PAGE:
House passes sweeping voting rights bill over GOP objections

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In a show of commitment to strengthening democracy and fair elections, House Democrats overwhelmingly passed H.R. 1.

On Friday, Speaker Nancy Pelosi and House Democrats fulfilled a major promise by passing their marquee bill focused on ensuring free and fair elections. By a vote of 234-193, the House passed H.R. 1, the For the People Act.

Every vote against the bill came from Republicans, while Democrats unified behind the bill.

The bill shows that new Democratic House majority means business when it comes to returning power to voters across the country. In a November 2018 op-ed, Pelosi and bill sponsor Rep. John Sarbanes (D-MD) described this bill as the the new majority's first order of business.

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If signed into law, they write, the bill would "promote national automatic voter registration, bolster our critical election infrastructure against foreign attackers, and put an end to partisan gerrymandering once and for all by establishing federal guidelines to outlaw the practice."

The bill also requires disclosures of dark money donors, helping shed a light on who is trying to influence lawmakers and the general public.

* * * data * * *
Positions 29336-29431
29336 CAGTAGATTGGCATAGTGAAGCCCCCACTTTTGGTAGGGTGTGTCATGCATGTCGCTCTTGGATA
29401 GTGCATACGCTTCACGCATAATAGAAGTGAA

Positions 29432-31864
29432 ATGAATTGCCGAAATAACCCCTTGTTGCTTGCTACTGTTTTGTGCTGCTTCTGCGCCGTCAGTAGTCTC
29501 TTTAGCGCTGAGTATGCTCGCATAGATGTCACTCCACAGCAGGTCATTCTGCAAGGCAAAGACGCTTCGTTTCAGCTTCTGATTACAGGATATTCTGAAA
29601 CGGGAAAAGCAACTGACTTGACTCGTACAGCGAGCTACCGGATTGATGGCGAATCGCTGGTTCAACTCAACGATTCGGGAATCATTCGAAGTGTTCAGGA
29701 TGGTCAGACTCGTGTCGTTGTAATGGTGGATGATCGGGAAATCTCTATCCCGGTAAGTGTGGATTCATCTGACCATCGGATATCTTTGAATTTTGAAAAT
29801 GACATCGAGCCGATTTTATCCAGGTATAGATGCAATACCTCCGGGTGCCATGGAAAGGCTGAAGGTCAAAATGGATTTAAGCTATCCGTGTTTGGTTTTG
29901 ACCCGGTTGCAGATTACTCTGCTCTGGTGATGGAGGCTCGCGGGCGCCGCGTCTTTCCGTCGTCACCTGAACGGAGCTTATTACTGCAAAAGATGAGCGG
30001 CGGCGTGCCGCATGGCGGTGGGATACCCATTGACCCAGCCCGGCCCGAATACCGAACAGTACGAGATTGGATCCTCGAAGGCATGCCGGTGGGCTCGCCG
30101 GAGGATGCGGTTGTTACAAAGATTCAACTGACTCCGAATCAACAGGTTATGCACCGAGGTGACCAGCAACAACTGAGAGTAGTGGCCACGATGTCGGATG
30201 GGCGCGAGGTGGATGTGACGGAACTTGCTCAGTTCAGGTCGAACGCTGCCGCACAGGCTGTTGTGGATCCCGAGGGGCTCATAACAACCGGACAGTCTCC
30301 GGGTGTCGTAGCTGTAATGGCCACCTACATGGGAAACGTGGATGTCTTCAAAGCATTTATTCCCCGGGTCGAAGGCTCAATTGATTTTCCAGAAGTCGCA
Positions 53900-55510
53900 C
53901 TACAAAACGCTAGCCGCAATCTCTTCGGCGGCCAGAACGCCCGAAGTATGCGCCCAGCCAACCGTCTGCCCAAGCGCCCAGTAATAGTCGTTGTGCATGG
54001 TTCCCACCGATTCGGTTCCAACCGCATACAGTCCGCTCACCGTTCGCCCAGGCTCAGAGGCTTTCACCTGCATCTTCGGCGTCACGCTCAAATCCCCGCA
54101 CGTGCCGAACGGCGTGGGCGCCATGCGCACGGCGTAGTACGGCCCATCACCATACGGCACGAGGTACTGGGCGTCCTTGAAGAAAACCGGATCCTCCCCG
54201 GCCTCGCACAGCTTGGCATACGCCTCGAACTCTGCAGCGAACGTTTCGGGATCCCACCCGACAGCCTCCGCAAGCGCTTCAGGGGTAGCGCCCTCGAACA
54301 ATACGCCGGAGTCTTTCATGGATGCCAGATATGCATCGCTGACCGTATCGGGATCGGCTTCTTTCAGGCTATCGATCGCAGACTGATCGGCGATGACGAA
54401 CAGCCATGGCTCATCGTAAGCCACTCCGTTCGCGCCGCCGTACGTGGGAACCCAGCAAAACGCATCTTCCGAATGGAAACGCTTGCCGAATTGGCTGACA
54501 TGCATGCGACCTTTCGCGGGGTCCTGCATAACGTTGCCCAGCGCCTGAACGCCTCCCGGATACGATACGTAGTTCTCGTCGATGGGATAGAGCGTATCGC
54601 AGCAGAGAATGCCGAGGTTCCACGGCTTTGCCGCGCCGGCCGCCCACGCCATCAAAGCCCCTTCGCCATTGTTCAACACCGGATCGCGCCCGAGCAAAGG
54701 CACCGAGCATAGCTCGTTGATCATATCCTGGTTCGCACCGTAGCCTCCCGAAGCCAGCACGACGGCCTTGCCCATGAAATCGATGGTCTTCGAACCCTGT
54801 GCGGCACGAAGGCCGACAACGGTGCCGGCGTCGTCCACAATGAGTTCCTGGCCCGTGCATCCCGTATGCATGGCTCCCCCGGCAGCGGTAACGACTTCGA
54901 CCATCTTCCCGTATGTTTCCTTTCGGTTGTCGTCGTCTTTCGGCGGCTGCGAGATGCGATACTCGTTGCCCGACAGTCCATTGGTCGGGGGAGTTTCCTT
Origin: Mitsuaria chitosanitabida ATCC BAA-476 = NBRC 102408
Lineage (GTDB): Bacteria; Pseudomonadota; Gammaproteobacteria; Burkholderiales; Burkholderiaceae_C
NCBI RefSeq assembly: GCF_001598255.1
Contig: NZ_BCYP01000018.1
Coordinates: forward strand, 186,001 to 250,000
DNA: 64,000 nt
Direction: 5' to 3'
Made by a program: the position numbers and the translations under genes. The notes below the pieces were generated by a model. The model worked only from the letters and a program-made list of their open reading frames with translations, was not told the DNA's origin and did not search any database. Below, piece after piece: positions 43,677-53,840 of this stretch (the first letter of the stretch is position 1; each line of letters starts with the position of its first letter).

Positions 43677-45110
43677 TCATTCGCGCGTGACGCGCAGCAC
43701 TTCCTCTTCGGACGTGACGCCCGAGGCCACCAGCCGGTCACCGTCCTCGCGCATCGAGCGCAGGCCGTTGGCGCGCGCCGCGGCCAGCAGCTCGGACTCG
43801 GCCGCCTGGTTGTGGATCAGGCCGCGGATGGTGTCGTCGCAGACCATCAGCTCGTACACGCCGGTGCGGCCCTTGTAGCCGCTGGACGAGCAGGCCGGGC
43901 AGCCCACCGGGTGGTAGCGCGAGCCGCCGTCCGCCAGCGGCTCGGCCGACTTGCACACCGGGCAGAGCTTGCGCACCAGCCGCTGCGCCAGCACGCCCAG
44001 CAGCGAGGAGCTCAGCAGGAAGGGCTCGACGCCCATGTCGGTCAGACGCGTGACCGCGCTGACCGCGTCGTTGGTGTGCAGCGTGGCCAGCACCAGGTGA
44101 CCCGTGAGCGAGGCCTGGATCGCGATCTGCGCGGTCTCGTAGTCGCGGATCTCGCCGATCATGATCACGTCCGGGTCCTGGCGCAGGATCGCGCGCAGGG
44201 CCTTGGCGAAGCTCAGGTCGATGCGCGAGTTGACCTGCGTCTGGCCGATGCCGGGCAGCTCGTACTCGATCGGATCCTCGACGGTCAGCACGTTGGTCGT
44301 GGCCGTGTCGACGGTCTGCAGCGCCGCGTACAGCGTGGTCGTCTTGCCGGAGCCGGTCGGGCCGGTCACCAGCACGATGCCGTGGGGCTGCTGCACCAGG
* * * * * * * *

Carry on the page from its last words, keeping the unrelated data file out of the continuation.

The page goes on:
After Russian interference helped Trump win the 2016 election and Republicans pushed voting restrictions nationwide, Democrats in Congress — emboldened by a mandate from voters who swept them to victory in the 2018 midterms — have been determined to use their new House majority to fight for the foundational principles of democracy, including the need for free and fair elections.

In Republican-led states like Georgia and North Carolina, for instance, citizens faced GOP-led voter suppression and election fraud efforts to undermine the ability of every American to make their voice heard.

But with the new Congress, things are changing.

"This is when we take our democracy back," Rep. Katie Hill (D-CA), one of the freshman Democrats who helped secure the majority by flipping a red seat blue, said on the steps of the U.S. Capitol before the vote.

"This is the moment. This is the moment we came here for," Hill added.

The bill now moves to the Republican-led Senate, where it faces stiff opposition from Majority Leader Mitch McConnell. McConnell has already vowed to block the Senate from even voting on H.R. 1 — unwilling to allow his colleagues to show their support for (or opposition to) basic voting rights and fair elections.

But by passing H.R. 1, the Democratic majority has made it clear to Americans where they stand.

Published with permission of The American Independent Foundation.